Clean your Jewelry Like a Professional
Clean your Jewelry Like a Professional
This morning, I was snuggling with my sick peanut when i looked down at my wedding ring and was shocked by how dirty it looked. When she finally settled down for a nap I just had to do something about it. ITs too cold, and with Em big sick we weren’t about to leave home for an errand that wasn’t necessary. I figured if I was going to clean it at home, I might as well share my cleaning routine with my readers.
Calling upon my years of working in the jewelry business, here is the best way to clean your jewelry at home, as well as some do’s and don’ts. There seems to be a lot of questionable at-home ways to clean your jewelry, some of which could do harm to your fine jewelry.
The importance of visiting a jeweler
There is a reason your jeweler wants to see your fine jewelry every 4- 6 months. They’re not saying that to waste your time, they’re trying to keep up on the maintenance jewelry requires. If you do not have a jeweler, pretty much any hometown jeweler would be more than willing to look at your jewelry and give it a clean.
You wouldn’t buy a car and never take it to a mechanic, get an oil change, or check your tire pressure until something major happens right? So why would you treat your fine jewelry that way?
When you buy fine jewelry (whether it’s silver or gold) there are certain things you can do to keep from having major problems. This isn’t to say some maintenance wont cost money, unless covered by a warranty.
When your jeweler looks at your jewelry (I will probably refer to a ring, but the same goes for bracelets, necklaces and earrings) they will look at the prongs and/or channels that hold the stone(s).
What does the jeweler look for?
They are looking at a couple things when they do this. They are looking for a ‘bubble’ of metal above the stone on the tip of the prong. This would mean there is sufficient metal protecting your stone and you’re less likely to break the prong, lose the stone, or break the stone. They will make sure the channels, if you have them, are straight as to hold your stones the most secure.
What aren’t they looking at? They don’t care how dirty the ring is (just don’t take it off with your teeth, blech!) and they don’t care about the stone quality. If you just were baking cookies and it’s full of cookie dough it’s ok, they will find a way to see what they need.
If you have prongs that need retipped they will tell you. Getting this done will continue to protect your stone at the optimum level and give you less risk of losing your stone. Breaking a prong or losing your stone is much more expensive to fix than adding metal to the top of the prongs. Going back to the car analogy, this is like getting new tires put on.
They will then clean it, using their ultrasonic cleaner, and if they have it available, they will steam it off. This is the ultimate clean.
When you’re at home and just need to do a quick clean this is the best way to do it.
What you need:
Small bowl or dish
Hot water (the hottest you can touch)
- Add the hot water into your small bowl.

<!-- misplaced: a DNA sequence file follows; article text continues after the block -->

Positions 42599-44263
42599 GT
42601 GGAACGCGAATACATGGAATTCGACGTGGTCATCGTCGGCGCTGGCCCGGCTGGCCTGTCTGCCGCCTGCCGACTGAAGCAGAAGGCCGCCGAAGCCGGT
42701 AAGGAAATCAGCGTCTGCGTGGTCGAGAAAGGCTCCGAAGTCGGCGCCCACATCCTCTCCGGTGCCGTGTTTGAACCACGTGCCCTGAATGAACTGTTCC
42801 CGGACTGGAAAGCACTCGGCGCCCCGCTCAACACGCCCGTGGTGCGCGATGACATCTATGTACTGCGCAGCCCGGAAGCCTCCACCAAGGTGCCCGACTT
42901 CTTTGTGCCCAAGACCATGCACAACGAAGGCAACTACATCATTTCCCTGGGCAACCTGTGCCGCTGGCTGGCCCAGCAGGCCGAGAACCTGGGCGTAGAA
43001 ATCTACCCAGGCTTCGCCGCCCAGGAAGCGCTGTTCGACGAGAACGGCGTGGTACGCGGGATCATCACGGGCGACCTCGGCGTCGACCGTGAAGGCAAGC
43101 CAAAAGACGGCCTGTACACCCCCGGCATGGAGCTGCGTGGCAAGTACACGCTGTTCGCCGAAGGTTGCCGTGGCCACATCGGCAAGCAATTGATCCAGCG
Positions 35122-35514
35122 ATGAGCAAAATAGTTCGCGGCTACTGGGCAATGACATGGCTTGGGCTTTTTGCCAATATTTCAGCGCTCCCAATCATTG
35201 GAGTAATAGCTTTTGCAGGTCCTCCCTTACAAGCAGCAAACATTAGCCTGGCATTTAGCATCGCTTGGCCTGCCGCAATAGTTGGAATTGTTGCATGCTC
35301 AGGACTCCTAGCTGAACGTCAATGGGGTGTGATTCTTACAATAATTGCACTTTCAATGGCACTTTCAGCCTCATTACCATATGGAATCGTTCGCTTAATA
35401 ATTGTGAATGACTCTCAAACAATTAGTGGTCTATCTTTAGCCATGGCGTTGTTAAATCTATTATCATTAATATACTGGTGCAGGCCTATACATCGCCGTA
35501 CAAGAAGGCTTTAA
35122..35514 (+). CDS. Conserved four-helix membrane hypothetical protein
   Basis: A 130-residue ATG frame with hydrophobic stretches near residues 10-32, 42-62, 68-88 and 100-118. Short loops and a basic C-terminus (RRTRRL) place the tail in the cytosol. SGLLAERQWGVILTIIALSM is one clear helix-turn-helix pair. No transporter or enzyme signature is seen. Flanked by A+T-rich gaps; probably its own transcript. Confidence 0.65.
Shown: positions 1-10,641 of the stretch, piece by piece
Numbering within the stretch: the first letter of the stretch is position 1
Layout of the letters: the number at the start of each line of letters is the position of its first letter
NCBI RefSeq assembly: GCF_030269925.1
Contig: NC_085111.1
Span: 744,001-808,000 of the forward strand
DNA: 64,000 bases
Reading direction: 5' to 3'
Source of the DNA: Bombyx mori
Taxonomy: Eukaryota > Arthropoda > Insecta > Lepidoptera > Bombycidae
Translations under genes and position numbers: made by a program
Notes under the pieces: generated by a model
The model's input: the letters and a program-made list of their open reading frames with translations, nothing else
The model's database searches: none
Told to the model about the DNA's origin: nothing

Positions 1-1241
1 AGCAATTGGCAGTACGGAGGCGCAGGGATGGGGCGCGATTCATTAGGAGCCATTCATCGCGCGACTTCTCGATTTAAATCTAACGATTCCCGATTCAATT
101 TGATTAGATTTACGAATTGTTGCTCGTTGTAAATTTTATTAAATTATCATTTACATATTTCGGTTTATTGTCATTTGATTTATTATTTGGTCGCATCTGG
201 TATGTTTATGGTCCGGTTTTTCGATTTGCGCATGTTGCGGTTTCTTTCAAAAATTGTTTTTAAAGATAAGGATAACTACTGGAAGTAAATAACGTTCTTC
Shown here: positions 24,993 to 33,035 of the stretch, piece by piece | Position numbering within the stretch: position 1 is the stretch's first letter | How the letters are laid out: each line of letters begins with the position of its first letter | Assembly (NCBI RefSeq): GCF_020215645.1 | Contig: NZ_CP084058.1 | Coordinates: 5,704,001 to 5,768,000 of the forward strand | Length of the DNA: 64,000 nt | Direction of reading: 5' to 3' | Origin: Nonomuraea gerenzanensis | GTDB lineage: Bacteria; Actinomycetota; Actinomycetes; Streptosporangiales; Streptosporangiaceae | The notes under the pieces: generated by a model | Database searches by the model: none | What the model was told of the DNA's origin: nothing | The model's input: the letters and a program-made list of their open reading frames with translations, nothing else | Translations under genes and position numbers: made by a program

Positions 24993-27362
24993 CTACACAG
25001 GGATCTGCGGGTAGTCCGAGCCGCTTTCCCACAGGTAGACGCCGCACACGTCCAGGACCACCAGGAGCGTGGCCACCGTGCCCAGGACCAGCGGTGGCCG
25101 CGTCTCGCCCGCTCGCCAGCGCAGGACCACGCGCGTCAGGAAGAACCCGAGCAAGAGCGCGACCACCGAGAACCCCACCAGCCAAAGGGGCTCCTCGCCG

- Put in a drop or 2 of the dish soap.
- Use a drop of ammonia, if you’re using it.
- Add in your jewelry and allow to soak for a few minutes. Here you could use water that is a little hotter than you can safely touch as to give it time to cool.
- Use the soft toothbrush to gently scrub the under side of the jewelry. You can also gently scrub the under side of the stone. Don’t get too aggressive as you could potentially scratch the metal, if something is really stuck, go see your jeweler.
- Rinse the jewelry in warm water, your can empty your dish or you can use a second rinse dish.
- Dry with a soft microfiber cloth (like one of these)
This is the system I use to get my jewelry clean when I don’t have the opportunity to get into the jeweler and I need to give my jewelry a quick clean.
Do’s and Don’ts
Don’t be afraid to stop into your hometown jeweler to see about getting your jewelry cleaned
Do find it in your budget to complete the maintenance your jeweler says you need. If it seems like a lot, get a second opinion and shop around.
Don’t be afraid to check around and find a reputable jeweler
Do try to find a jewelry store with a jeweler on staff. This will cut down on any time they will have your precious jewelry if any maintenance needs done. If they don’t have to send it out, it will be quicker.
Don’t use anything abrasive to clean your jewelry. Toothpaste, baking soda, etc can all be damaging to soft metals like gold, and even silver.
Do remember to get your jewelry cleaned and inspected every 6 months.
Don’t clean anything at home that hasn’t been inspected in a super long time and has a lot of ‘gunk’ built up. Sometimes the ‘gunk’ is waht’s holding things together, if you clean it at home you run the risk of dislodging the stone, adding repair costs.
Do make sure you only clean what you know is real. If you clean something with a stone that has been glued in you run the risk of loosening the glue. It isn’t often that a jeweler can reset a stone in costume jewelry.
Some of the other maintenance you might need done if you have white gold, is Rhodium Plating. If you notice your white gold is starting to turn yellow It’s time to get your ring re-dipped. This will bring your ring back to brand new looking.
If you have any other questions, I would be glad to try to help.
If you are in the Midland, Michigan area please check out JD Jewelers